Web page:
Marriage is both a religious celebration and a civil union. The two aren't equal, don't need each other, and only one actually matters with regards to the law.

You could marry a goat in a church tomorrow, but until the state issues you a license, it doesn't mean a thing.

However, I could have married my wife at the courthouse, gotten my license and went along my merry lil' way, without ever stepping foot inside a church. And it'd be perfectly legal and recognized.

So, there doesn't need to be a religious part when it comes to marriage. It's simply the lights, frills, and glamor to make it seem like a "once-in-a-lifetime" event.

Also, this silly argument about "gays suing the church if they won't marry them" is completely wrong.

The Government can't tell churches who they must marry. It simply doesn't work that way. If it did, there'd be millions of lawsuits already on the books.

I'm not Catholic. You think I would be able to demand a Catholic church to marry me and my wife? If they refused, I'd be able to sue them?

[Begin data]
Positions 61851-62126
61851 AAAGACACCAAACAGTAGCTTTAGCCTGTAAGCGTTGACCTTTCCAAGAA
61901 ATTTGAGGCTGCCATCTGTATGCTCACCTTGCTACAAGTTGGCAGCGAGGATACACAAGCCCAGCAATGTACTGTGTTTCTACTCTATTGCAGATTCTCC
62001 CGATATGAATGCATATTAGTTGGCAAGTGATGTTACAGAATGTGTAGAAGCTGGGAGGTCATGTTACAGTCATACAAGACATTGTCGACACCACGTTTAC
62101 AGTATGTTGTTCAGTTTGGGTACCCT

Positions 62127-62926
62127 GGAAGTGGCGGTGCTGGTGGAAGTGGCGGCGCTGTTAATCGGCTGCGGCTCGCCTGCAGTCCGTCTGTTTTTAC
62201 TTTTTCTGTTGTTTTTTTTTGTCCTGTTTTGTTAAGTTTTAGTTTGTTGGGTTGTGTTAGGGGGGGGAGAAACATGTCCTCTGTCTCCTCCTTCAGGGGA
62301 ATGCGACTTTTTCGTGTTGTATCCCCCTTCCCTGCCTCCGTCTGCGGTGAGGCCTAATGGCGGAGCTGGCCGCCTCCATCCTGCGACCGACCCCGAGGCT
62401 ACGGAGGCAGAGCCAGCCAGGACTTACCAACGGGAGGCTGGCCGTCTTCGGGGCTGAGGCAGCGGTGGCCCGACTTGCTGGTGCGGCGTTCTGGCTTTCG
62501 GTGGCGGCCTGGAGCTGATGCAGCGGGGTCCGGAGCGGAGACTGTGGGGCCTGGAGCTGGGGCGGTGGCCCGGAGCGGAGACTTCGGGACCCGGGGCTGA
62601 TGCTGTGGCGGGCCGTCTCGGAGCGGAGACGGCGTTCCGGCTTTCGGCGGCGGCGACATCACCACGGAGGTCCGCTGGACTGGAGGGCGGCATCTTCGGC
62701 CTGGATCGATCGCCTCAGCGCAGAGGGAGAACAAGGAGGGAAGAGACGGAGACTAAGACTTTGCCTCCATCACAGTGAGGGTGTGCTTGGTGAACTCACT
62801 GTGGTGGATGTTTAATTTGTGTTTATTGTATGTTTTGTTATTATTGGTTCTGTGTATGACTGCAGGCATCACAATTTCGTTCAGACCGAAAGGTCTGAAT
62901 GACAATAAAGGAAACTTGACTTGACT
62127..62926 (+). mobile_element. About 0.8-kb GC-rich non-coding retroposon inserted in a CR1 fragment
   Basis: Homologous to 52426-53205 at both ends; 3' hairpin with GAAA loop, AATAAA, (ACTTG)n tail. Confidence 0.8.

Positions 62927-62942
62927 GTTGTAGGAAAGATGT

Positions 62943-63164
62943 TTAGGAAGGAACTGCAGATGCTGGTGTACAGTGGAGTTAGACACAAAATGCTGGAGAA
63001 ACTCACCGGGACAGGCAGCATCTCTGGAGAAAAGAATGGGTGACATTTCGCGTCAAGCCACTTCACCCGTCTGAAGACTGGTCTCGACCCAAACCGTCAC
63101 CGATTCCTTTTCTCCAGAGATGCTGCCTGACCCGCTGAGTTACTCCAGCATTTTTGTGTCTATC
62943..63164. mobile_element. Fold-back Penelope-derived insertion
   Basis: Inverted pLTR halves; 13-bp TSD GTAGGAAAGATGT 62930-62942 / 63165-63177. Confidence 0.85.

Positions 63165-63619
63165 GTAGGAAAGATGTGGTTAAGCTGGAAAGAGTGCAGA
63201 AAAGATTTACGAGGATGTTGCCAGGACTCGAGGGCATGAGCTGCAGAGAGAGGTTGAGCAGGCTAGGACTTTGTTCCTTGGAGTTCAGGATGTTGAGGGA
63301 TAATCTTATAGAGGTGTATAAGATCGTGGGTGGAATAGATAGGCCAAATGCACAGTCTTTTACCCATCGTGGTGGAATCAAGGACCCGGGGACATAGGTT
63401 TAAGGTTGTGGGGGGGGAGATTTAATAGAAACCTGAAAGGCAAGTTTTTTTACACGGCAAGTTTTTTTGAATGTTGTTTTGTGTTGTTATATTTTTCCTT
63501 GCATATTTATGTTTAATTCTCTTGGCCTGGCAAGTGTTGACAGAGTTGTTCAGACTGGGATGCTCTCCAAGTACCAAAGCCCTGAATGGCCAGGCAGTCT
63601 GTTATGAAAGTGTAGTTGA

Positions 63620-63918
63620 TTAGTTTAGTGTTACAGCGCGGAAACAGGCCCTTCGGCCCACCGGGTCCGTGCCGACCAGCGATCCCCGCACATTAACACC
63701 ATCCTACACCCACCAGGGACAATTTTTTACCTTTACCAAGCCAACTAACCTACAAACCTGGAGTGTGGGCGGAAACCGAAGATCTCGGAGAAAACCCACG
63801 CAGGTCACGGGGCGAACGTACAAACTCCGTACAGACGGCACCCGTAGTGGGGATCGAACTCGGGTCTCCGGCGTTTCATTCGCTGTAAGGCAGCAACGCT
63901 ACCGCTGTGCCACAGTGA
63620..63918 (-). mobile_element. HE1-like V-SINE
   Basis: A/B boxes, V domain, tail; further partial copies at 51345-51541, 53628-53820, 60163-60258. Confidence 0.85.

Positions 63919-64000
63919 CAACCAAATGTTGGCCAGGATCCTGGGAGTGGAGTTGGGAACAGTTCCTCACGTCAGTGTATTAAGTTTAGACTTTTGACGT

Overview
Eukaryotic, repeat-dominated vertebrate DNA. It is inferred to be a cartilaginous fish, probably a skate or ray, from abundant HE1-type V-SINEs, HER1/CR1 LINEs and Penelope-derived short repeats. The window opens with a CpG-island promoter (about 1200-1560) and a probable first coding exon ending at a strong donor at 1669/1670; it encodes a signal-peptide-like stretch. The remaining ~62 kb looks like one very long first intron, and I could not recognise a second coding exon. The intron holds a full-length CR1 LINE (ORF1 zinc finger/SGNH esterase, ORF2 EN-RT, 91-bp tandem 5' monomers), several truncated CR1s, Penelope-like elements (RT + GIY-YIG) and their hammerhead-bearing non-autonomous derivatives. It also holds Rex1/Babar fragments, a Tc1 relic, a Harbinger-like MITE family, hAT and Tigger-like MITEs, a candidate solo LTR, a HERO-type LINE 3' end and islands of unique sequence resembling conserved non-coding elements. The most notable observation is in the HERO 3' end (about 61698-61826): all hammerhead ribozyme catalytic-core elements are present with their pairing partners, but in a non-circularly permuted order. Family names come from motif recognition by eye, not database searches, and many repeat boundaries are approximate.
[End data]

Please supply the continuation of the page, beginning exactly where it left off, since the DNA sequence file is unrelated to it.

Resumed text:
We can't get pedophile priests arrested in this country, because the church is able to shift them around and in extreme cases, have them transferred to other countries. But suddenly we'd be busting down pews and making preachers do a "perp-walk" out to the squad car, if gays were allowed to be married?

It's a hollow argument meant to scare people. (which is a shocker coming from you.)

Look at Massachusetts. They've allowed same-sex marriage since 2004. How many documented cases of churches getting sued are you able to find? Cause I can't find a single one.

And finally, the only "problem" with the founding document, is that it states all "All men are created equal" and doesn't pick and choose who doesn't technically qualify depending on whom they sleep with.

It doesn't need to be fixed, just given to everyone. No exceptions.